A wafer W is taken out from the process unit 205 and carried to the waiting section 400 by the first robot 110. The first robot 110 is positioned in front of the first wafer stage 402a of the waiting unit 401 to mount the wafer W on the stage 402a. The first stage 402a is turned by a quarter to direct its cut-away portion toward the handling device 403. The wafer W is transferred from the first stage 402a to the second stage 402b by the handling device 403. The second robot 210 is then positioned in front of the waiting section 400 to carry the wafer W into the second process section 250.
According to the above-described third resist process system, the first and second robots 110 and 210 can be positioned in front of the waiting unit 401. Therefore, the stroke of each of the arms 132 and 133 of each robot can be made shorter.
Further, the waiting unit 401 is positioned not on the extended line of the rails 60 but on the line of the process units. The whole length of the system can be thus made shorter and the system itself can be smaller-sized. This is quite effective particularly to the resist process system in which wafers, 8 inches in diameter, are processed.
The resist process system according to a fourth embodiment of the present invention will be described referring to FIG. 8. A further description on same components as those in the first through third embodiments will be omitted.
As shown in FIG. 8, a waiting section 500 is arranged between the first 200 and the second process section 250. A waiting unit 501 is beside the rails 60 and it is positioned in front of the first and second robots 110 and 210 when they finish their running on the rails 60 toward it.
Only one wafer stage 502 is provided in the waiting unit 501 and it is mounted on a travel device 503. Guide rails 504 are arranged at the waiting unit 501, extending parallel to the rails 60 in the passage 102. The single wafer stage 502 on the travel device 503 can be thus moved on the rails 504.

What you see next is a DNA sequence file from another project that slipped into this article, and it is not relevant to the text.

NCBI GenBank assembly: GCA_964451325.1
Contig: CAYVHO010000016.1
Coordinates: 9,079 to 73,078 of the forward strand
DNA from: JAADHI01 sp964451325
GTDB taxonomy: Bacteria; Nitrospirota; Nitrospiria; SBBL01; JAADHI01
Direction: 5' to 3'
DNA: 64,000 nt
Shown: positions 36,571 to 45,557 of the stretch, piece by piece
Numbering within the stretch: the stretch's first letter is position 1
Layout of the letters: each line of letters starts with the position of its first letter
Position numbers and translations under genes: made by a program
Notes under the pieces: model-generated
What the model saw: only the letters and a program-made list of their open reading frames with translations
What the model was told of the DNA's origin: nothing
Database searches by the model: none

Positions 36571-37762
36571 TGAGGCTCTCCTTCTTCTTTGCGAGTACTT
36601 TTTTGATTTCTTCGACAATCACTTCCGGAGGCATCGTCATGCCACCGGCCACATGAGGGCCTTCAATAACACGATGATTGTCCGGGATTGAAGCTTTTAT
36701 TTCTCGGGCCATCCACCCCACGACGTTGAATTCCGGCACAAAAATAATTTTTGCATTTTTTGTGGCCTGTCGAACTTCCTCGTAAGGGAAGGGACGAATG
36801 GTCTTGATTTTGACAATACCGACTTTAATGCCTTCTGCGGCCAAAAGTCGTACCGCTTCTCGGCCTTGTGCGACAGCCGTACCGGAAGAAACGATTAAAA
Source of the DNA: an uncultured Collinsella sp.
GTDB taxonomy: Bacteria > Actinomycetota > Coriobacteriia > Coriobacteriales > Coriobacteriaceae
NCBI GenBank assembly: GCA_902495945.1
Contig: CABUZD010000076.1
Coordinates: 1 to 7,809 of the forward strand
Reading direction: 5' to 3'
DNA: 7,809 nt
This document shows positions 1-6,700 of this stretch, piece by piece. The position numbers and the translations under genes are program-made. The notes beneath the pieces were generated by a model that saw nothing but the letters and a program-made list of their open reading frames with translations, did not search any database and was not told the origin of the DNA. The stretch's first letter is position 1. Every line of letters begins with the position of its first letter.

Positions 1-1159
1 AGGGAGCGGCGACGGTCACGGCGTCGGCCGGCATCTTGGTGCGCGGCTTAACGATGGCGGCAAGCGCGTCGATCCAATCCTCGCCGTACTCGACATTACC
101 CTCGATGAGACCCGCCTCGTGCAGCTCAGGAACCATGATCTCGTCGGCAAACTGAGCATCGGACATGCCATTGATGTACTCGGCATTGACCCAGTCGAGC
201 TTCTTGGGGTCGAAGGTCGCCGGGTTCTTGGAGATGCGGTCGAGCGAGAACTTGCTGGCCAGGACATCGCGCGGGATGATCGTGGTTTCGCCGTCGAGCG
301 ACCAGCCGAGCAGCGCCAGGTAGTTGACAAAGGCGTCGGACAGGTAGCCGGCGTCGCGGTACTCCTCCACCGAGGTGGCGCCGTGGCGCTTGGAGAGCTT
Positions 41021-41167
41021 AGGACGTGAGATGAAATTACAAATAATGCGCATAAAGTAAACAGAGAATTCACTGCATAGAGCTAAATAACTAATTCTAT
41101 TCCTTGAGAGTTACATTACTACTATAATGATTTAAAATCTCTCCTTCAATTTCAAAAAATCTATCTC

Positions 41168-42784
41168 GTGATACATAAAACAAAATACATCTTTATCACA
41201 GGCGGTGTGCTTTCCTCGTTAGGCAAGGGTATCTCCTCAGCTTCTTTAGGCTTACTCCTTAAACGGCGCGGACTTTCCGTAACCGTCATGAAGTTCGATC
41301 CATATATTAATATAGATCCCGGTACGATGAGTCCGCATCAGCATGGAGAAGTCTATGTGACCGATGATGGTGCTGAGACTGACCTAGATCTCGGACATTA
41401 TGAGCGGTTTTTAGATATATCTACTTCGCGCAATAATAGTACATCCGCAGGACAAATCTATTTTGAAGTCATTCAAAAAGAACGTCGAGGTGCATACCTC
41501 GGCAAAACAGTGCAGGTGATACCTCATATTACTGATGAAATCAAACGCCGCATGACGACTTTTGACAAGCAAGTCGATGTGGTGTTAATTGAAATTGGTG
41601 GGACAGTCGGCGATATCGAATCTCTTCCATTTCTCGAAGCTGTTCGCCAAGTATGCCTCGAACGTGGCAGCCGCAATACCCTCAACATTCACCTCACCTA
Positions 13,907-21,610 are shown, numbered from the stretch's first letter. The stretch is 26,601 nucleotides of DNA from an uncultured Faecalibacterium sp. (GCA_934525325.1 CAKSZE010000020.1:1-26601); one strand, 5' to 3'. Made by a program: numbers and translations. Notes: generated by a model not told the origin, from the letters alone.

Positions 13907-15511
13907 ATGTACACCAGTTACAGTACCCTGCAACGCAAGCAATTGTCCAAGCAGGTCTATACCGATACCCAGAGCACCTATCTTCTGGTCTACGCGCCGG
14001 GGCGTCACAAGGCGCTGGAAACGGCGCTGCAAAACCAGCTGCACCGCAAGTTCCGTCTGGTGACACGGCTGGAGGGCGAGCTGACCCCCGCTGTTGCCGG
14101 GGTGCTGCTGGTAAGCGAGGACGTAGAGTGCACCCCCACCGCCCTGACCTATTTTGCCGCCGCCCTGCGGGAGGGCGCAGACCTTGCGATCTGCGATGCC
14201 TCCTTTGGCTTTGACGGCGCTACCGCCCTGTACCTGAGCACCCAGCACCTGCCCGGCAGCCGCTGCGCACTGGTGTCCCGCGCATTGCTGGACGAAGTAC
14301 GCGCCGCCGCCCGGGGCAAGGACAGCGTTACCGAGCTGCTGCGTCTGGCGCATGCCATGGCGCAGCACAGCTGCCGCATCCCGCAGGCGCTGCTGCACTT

The single wafer stage 502 is substantially same as the one 302 in the first embodiment. The travel device 503 is also substantially same as the body 116.
It will be described how wafers W are carried into and out of the waiting unit 501.
A wafer W is taken out from the process unit 205 and carried into the waiting section 500 by the first robot 110. The first robot 110 is positioned in front of the wafer stage 502 in the waiting unit 501 to transfer the wafer a onto the stage 502. The wafer W is moved from the section 200 to the section 250. The second robot 210 is then positioned in front of the waiting section 500 to carry the wafer W from the waiting section 500 into the second process section 250.
According to the above-described fourth resist process system, the rails 504 at the waiting unit 501 can be made shorter than those in the third embodiment. The length of the waiting unit 501 can be thus made shorter and the whole of the system can be made more small.
Additional advantages and modifications will readily occur to those skilled in the art. Therefore, the invention in its broader aspects is not limited to the specific details, and representative devices shown and described herein. Accordingly, various modifications may be made without departing from the spirit or scope of the general inventive concept as defined by the appended claims and their equivalents.
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|WO2000068973A2 *||May 5, 2000||Nov 16, 2000||Goetzke Michael||System for treating wafers|
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|WO2006013257A1 *||Jul 1, 2005||Feb 9, 2006||Ecole Norm Superieure Lyon||Surface microstructuring device|
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|U.S. Classification||396/624, 414/217, 432/121, 396/612|
|International Classification||G03F7/16, G03F7/20, H01L21/00, G03F7/30, H01L21/677, B29C31/00, G03F7/26|
|Cooperative Classification||G03F7/7075, H01L21/67173, H01L21/67742, B29C31/00, G03F7/26, G03F7/16, H01L21/67178, G03F7/3021|
|European Classification||G03F7/70N6D, H01L21/67S2Z2L, H01L21/67S2Z2V, G03F7/26, B29C31/00, G03F7/30C, G03F7/16, H01L21/677B2|
|Aug 26, 1992||AS||Assignment|
Owner name: TOKYO ELECTRON KYUSHU LIMITED A CORP. OF JAPAN,
Free format text: ASSIGNMENT OF ASSIGNORS INTEREST.;ASSIGNORS:TATEYAMA, KIYOHISA;AKIMOTO, MASAMI;USHIJIMA, MITSURU;REEL/FRAME:006241/0404;SIGNING DATES FROM 19920619 TO 19920625
Owner name: TOKYO ELECTRON LIMITED, JAPAN
Free format text: ASSIGNMENT OF ASSIGNORS INTEREST.;ASSIGNORS:TATEYAMA, KIYOHISA;AKIMOTO, MASAMI;USHIJIMA, MITSURU;REEL/FRAME:006241/0404;SIGNING DATES FROM 19920619 TO 19920625
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|Sep 10, 1998||AS||Assignment|
Owner name: TOKYO ELECTRON LIMITED, JAPAN
Free format text: ASSIGNMENT OF ASSIGNORS INTEREST;ASSIGNOR:TOKYO ELECTRON KYUSHU LIMITED;REEL/FRAME:009453/0220
Effective date: 19980513